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Article
Publication date: 28 September 2020

Tainara Leal de Sousa, Jessyca Pinheiro da Silva, Ariadne Ribeiro Lodete, Daniele Silva Lima, Abner Alves Mesquita, Adrielle Borges de Almeida, Geovana Rocha Placido and Mariana Buranelo Egea

This study aims to analyze the levels of vitamin C, phenolic compounds and antioxidants in baby food. Providing nutritious food to the infants is essential for their…

Abstract

Purpose

This study aims to analyze the levels of vitamin C, phenolic compounds and antioxidants in baby food. Providing nutritious food to the infants is essential for their growth and development. Baby foods are foods prepared from any suitable nutritive material and intended for feeding children after six months of age. The search for foods that meet the nutritional needs of children and that also promote aspects of health has increased on the part of parents.

Design/methodology/approach

A total of 17 different types of baby foods (2 brands) were purchased and the vitamin C content, total phenolic compounds (TPC) and antioxidant activity were determined. The authors also assessed the adequacy of labeling in accordance with regulatory parameters. Data was submitted to analysis of variance, and the means were compared by the Tukey test at 5% probability. Principal component analysis was performed to evaluate the results (phenolic compounds, vitamin C and antioxidant activity) from the multidimensional point of view.

Findings

In general, the labeling of baby foods proved to be within the legislation, but with confusing information for the consumer. BF7-AAPO (apple pulp and juice, papaya and orange juice), BF-BAO (banana, apple juice and oatmeal) and BF-AA (apple pulp and juice) showed the highest vitamin C content (20–28 mg/100 g; p < 0.001). BF-A (apple), BF-B (banana) and BF-AA showed the highest TPC (7–8.2 mg/100 g; p < 0.001). BF-CP (cassava-parsley), BF-PCBCP (potato, carrot, beef and cassava-parsley) and BF-PCBB (potato, carrot, beef and broccoli) showed the highest antioxidant activity (44–48%; p < 0.001). High value of TPC was related to high value of antioxidant activity in baby foods. In conclusion, vitamin C content in the baby foods was different from those reported on the labels and there was a direct relationship between the content of TPC and the antioxidant capability.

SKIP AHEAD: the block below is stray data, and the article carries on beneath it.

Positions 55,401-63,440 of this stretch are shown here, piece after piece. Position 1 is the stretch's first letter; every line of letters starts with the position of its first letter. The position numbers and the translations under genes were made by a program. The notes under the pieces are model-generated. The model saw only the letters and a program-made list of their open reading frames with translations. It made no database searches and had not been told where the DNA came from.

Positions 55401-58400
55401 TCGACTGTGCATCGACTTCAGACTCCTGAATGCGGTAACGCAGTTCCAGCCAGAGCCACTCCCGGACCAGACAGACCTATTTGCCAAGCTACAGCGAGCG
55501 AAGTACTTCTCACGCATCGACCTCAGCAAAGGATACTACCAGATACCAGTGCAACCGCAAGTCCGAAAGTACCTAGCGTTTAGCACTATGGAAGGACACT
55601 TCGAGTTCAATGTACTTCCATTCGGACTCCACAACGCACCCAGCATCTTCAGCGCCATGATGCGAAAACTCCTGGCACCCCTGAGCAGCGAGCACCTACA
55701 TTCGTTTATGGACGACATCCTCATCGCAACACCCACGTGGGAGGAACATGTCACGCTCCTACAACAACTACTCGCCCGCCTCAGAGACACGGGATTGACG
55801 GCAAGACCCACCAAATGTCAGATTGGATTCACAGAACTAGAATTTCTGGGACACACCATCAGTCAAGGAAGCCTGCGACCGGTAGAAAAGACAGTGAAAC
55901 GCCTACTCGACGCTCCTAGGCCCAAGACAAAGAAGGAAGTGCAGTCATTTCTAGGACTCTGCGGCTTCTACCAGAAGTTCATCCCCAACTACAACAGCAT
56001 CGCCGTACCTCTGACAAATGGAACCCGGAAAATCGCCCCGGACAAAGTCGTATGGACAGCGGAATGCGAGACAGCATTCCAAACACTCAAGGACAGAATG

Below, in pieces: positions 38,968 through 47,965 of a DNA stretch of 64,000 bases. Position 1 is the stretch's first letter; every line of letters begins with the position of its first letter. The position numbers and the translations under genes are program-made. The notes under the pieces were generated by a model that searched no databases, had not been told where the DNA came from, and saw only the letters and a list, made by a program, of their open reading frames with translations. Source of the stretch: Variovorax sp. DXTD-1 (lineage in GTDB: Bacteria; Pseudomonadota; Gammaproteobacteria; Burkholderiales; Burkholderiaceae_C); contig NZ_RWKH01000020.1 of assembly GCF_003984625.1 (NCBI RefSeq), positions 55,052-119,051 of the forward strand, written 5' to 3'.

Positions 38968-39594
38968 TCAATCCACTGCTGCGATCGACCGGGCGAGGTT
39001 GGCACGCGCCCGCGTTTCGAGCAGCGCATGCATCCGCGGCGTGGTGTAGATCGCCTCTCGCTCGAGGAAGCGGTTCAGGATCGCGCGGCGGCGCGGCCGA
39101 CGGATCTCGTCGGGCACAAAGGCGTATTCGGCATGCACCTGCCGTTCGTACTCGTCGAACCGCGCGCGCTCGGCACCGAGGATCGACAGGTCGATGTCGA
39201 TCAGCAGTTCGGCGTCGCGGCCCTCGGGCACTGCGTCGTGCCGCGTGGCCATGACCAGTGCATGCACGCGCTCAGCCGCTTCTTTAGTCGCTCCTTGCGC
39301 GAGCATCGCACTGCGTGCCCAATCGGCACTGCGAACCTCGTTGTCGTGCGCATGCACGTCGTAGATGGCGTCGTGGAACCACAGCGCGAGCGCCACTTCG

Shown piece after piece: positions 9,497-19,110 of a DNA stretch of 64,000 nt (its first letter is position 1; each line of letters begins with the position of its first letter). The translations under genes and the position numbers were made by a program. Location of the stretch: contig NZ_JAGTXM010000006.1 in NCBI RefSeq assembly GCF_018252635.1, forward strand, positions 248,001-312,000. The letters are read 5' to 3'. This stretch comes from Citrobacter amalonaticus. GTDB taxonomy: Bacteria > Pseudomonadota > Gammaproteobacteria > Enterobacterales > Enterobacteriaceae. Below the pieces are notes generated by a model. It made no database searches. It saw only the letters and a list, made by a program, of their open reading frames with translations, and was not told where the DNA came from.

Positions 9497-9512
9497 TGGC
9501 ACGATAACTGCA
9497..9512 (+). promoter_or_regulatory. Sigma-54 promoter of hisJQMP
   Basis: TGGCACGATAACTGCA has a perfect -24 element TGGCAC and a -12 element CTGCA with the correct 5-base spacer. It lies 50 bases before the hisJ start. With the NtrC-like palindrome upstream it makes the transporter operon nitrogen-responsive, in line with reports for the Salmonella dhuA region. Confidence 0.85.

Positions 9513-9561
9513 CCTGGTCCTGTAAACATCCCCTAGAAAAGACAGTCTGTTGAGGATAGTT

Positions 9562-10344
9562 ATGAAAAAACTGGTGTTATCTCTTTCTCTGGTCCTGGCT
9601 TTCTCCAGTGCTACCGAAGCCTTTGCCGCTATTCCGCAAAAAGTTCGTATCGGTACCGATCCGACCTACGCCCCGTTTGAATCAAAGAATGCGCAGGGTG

Originality/value

The objective of this work was to evaluate bioactive compounds and antioxidant activity in baby foods. So far, few papers have reported on the subject as the authors seek to know about essential nutrients. However, this knowledge is important because these compounds can decrease and/or prevent inflammatory processes in the body.

Details

Nutrition & Food Science , vol. 51 no. 4
Type: Research Article
ISSN: 0034-6659

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